If the Georgia court has jurisdiction over the children, a divorce decree must include provision for child custody based upon the "best interests of the child." The child's preferences and the cause for the dissolution of the marriage may also be considered.
Georgia has a statutory presumption in favor of joint custody when the parents agree to it. For more information about custody, see our child custody page.
In contested custody matters, an attorney may be appointed to represent the minor child, at the expense of the parents. This person is referred to as a guardian ad litem. In some cases, this county Department of Family and Children Services will be directed to perform a home evaluation. In some counties, this will be performed by a private agency at the parties' expense. In other cases, the services of a professional custody evaluator may be retained.
Visitation is generally arrived at using the same "best interests" standard applicable to custody.
Georgia is an "equitable distribution" state - all property of the parties is subject to distribution in a dissolution action. The court, or jury, can consider a variety of factors in dividing assets such as the length of the marriage; the causes for the divorce; the age, health, station, occupation, amount and source of income; vocational skills; employability; estate; liabilities and needs of each of the parties; the opportunity of each for future acquisition of capital, assets and income; and the contribution of each of the parties in the acquisition, preservation or appreciation value of the assets. In short marriages, the court will often attempt to restore the parties to their pre-marital financial state. In relatively long marriages, the property division is typically closer to 50-50, although that result can vary widely.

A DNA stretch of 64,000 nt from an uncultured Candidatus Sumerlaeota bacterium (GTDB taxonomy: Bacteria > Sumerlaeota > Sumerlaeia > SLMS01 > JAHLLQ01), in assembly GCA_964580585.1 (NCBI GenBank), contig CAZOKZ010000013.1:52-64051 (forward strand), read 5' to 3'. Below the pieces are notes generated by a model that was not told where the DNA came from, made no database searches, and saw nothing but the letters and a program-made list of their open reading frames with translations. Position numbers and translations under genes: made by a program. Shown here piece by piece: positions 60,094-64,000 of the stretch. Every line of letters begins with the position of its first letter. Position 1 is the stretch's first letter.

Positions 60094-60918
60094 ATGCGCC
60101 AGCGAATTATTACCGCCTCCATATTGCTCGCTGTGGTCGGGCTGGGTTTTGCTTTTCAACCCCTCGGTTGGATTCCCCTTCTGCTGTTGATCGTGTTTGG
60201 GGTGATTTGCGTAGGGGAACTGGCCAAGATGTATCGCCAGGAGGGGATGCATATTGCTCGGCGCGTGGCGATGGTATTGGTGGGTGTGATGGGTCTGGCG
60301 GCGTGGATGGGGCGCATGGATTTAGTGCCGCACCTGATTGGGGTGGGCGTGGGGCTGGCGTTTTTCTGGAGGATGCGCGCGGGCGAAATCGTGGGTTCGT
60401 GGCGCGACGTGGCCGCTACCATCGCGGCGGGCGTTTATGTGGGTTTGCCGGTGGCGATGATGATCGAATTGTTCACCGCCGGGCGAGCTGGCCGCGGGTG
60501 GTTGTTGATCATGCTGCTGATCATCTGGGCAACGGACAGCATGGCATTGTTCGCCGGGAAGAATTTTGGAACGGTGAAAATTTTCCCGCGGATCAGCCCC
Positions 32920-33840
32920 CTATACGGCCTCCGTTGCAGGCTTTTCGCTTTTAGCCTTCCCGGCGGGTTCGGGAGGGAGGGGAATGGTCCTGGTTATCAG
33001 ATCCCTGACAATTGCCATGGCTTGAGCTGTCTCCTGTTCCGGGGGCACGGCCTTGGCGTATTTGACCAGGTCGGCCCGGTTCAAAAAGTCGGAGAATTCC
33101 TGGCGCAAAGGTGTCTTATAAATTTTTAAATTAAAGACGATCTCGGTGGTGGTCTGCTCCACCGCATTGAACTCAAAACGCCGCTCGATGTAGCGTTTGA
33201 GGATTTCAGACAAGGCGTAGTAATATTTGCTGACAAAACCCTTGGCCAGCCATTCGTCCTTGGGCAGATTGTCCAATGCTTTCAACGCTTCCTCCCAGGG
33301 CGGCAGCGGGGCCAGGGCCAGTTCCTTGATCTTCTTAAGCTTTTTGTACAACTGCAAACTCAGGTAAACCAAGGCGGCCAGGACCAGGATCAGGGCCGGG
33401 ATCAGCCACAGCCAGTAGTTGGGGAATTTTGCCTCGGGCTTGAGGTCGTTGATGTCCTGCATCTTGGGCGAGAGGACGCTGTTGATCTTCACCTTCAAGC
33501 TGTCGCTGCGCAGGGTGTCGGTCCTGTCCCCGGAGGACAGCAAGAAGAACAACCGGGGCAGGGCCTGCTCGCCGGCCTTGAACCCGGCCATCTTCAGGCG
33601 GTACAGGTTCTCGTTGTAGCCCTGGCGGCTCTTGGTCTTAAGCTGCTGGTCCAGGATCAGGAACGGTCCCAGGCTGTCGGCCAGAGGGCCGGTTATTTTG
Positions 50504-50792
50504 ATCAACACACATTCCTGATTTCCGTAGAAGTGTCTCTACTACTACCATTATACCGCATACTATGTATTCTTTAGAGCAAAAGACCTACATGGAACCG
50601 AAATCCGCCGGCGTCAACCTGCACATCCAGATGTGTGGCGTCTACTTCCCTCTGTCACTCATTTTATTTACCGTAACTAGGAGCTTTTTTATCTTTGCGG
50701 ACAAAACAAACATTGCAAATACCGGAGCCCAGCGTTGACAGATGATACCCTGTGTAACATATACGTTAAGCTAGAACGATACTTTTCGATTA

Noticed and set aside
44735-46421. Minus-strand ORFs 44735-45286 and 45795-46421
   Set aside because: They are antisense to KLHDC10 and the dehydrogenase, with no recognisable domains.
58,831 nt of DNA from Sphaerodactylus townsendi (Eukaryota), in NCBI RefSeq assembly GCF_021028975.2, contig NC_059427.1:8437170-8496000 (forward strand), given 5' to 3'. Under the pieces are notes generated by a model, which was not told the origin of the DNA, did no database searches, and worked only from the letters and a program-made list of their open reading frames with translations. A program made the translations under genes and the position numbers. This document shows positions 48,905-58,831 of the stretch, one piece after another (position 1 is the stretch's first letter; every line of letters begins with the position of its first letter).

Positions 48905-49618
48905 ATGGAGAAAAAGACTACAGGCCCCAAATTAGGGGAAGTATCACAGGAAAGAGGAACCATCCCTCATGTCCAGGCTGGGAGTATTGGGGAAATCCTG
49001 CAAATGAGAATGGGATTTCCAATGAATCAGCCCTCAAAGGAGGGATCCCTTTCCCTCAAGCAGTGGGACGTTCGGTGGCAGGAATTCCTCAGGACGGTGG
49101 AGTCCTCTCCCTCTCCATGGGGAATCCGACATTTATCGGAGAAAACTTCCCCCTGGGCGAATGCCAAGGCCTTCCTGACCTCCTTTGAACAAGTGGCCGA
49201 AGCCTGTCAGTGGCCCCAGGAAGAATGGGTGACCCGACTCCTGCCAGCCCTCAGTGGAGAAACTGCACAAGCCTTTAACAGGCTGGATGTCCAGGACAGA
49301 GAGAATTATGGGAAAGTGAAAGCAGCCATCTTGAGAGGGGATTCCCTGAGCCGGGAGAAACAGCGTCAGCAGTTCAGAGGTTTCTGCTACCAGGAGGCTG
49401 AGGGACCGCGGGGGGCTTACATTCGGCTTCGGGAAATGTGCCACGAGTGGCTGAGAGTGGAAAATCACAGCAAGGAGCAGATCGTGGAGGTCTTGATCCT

Either spouse may be required to pay the counsel fees and disbursements of the other spouse, based on the same factors to be taken into account in making an award of alimony. Generally, a party with enough funds to pay his or her own attorney will not receive an award of attorney's fees; however, the non-monied spouse may recover counsel fees from the monied spouse in a proper case. Generally, the prevailing party in the divorce action may be able to recover his or her attorneys' fees. You should not refrain from consulting an attorney just because you do not have the immediate funds to pay a retainer.
The cost of hiring an attorney varies based on the time expended, the issues involved, the difficulty of the matter, the results achieved, and any extraordinary time or demands placed upon an attorney which would prevent an attorney from representing other clients. Of these factors, the time expended is generally the most important. Most attorneys will require that a retainer be paid at the time of retention. Every attorney in Georgia should have a written fee agreement with his clients.
Having a lawyer is always a good idea. However, many people feel they cannot afford an attorney. Often, these people find later that they could not afford to have been without a lawyer. By then, however, it is often too late. Divorces are sometimes complex and often depend on factors that a layman would not consider. Moreover, closeness to the subject matter makes an objective presentation of evidence nearly impossible. If you cannot afford a lawyer, often there are resources available to you at state expense. Check with your local Georgia Legal Services Office or your county's Clerk of Superior Court.